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The International

Journal
TECHNOLOGY,
KNOWLEDGE
& SOCIETY

Volume 3

Technology and Development: A Discourse on Urban Life and


Modernization

Venkata Krishna Nadella, Saumil Sharma

www.technology-journal.com
INTERNATIONAL JOURNAL OF TECHNOLOGY, KNOWLEDGE AND SOCIETY
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ISSN: 1832-3669
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Technology and Development: A Discourse on Urban Life and
Modernization
Venkata Krishna Nadella, DA-IICT, Gujarat, India
Saumil Sharma, DA-IICT, Gujarat, India

Abstract: A semi autonomous system based on the opportunity market created by the articulation of risk constitutes the
contemporary urban. Using classifications of space and time the urban can be understood as enclosures dominantly portrayed
as markets of technology running on capitalist ideology. This involved risk enframes opportunities into avenues of techno-
logical advancement in these spaces. The paper includes the study of the impacts of introduction of technologies on a
modern urban life. Technology supports its notion of development by providing a sense of purpose to be found in the end
results of any endeavors in the name of development. The purpose when designed to be development provides enhanced
choices to a human life, deteriorating the virtue of exercising unbiased choice. Most introductions of technology are respons-
ible for abstracting the consciousness of an urban human life with an assumption of the ‘better life’ promised by the implic-
ations of such technologies on urban existence. Technology can be explained as a tool to support the higher standards of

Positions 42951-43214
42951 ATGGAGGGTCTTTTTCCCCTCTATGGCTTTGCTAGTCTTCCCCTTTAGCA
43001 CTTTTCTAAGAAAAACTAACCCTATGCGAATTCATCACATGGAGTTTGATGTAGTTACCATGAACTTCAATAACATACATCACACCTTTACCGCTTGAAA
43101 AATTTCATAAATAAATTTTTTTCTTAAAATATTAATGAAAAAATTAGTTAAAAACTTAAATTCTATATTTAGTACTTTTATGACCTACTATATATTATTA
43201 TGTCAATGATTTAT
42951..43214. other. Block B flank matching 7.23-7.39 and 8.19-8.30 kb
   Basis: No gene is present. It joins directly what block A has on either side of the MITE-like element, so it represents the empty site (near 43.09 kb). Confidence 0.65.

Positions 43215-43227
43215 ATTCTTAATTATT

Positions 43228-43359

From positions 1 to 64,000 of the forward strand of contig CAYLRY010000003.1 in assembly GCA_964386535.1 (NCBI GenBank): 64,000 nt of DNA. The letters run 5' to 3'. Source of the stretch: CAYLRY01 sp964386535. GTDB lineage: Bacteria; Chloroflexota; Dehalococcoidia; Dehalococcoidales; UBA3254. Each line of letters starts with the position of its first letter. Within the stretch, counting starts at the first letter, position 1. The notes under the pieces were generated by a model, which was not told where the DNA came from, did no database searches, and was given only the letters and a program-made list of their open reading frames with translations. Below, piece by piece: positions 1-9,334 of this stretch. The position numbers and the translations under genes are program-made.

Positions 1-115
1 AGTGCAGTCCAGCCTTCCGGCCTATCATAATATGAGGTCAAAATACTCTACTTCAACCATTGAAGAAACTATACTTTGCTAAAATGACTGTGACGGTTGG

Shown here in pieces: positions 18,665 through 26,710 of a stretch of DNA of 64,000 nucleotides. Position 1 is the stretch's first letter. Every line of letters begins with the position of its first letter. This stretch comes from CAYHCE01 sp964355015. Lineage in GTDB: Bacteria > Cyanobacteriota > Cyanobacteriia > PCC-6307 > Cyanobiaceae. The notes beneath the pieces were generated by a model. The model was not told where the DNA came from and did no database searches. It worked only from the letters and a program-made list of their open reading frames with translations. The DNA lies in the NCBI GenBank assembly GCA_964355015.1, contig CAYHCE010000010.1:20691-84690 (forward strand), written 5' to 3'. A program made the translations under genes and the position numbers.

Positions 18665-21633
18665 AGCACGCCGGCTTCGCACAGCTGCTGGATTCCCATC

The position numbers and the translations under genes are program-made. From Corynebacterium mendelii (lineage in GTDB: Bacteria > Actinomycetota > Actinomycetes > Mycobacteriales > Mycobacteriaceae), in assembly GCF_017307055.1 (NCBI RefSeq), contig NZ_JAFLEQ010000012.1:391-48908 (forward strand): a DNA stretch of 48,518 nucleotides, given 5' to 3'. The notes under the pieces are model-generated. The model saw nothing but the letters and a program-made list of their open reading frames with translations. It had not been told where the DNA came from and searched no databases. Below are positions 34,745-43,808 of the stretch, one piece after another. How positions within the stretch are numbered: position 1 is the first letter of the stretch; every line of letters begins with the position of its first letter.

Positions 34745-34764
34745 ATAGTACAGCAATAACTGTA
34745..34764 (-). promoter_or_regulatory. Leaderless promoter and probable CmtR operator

urban belonging but certainly is not sufficient to understand its impacts on the same. The co-existence of urban chaos and
social order, often sustained by implications of technology, induce an ambivalence which can explain the distortions in the
perceptions of development and modernization of our contemporary urban spaces.

Keywords: Urban Spaces, Semi Autonomous Systems, Risk, Development, Modernization, Technology Market, Urban
Chaos, Information, Ambivalence, Industrial Modernity

Introduction introductions in markets of controlled trends of in-


novation and advance.
N AN EFFORT to understand the interactions

I of new technologies and their markets in the


urban spaces of our time, a discourse has been
produced explaining the origins, inter-workings,
and fundamental grounds of sustaining of technology
The Urban Space
The contemporary urban culture has evolved through
the explanations provided by intellectuals of the last
markets in concerned scenarios. A variety of theories century. There have been different influences of
and explanations have been put forward by scholars Marxian and Durkheimian ideas of ‘the urban’ or
since the last century to comprehend and investigate the city. The neo-Marxist writers have extended their
the existence of ‘the urban’. These theoretical inter- ideas to establish the understanding of the urban
pretations of the city or the urban provide with the culture by linking dynamics of the cities with ideas
basic outlines that sum up to create a semi- of space and time. Henri Lefebvre analyzed the
autonomous system capable of self-differentiating nature and workings of space as the set of conditions
itself from its surroundings. In later decades of the shaping and dictating the everyday lives (Orum and
last century the introduction of new orders of percep- Xiangming, 2003). He singled out the significance
tion towards the urban has considerably changed the of 'space’ which creates a channel to view the
outlook towards these spaces. Acceptance and under- workings of human societies, providing imaginative